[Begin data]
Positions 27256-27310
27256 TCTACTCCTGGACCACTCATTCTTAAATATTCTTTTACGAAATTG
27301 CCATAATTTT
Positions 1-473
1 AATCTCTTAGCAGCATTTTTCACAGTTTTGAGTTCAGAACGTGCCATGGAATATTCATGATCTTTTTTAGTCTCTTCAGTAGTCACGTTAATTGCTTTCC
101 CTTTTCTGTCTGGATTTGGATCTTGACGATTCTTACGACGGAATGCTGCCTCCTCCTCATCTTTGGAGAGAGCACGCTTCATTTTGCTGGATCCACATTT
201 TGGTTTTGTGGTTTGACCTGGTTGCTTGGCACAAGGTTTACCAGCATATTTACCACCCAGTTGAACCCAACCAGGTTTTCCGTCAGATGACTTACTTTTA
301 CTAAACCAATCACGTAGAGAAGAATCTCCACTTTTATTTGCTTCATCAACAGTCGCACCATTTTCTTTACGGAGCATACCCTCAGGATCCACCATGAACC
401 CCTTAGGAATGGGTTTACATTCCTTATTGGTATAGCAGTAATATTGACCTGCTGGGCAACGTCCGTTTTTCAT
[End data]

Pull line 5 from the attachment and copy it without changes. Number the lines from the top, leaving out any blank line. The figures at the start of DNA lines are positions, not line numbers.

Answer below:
1 AATCTCTTAGCAGCATTTTTCACAGTTTTGAGTTCAGAACGTGCCATGGAATATTCATGATCTTTTTTAGTCTCTTCAGTAGTCACGTTAATTGCTTTCC